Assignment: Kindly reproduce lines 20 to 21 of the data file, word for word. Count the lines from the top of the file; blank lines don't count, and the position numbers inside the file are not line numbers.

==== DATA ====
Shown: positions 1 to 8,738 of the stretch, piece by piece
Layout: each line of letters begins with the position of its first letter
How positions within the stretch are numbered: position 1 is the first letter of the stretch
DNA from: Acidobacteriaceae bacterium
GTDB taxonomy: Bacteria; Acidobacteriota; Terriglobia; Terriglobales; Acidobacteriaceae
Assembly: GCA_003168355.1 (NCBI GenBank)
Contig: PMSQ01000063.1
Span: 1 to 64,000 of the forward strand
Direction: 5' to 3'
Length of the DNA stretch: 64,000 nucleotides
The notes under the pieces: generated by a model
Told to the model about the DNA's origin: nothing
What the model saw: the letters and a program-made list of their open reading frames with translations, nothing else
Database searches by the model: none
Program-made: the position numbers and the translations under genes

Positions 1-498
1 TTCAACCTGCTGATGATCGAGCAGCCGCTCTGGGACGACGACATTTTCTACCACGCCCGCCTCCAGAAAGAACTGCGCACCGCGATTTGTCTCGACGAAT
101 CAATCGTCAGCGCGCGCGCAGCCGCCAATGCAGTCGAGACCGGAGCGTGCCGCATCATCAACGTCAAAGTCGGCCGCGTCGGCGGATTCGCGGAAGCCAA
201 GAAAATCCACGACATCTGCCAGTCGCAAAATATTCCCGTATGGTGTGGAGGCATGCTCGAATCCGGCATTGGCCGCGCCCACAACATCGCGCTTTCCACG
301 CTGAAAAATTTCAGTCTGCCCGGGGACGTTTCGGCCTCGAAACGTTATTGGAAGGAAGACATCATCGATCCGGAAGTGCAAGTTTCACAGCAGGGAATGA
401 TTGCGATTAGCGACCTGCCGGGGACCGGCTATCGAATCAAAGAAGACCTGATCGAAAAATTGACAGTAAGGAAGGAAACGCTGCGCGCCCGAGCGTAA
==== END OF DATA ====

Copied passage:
301 CTGAAAAATTTCAGTCTGCCCGGGGACGTTTCGGCCTCGAAACGTTATTGGAAGGAAGACATCATCGATCCGGAAGTGCAAGTTTCACAGCAGGGAATGA
401 TTGCGATTAGCGACCTGCCGGGGACCGGCTATCGAATCAAAGAAGACCTGATCGAAAAATTGACAGTAAGGAAGGAAACGCTGCGCGCCCGAGCGTAA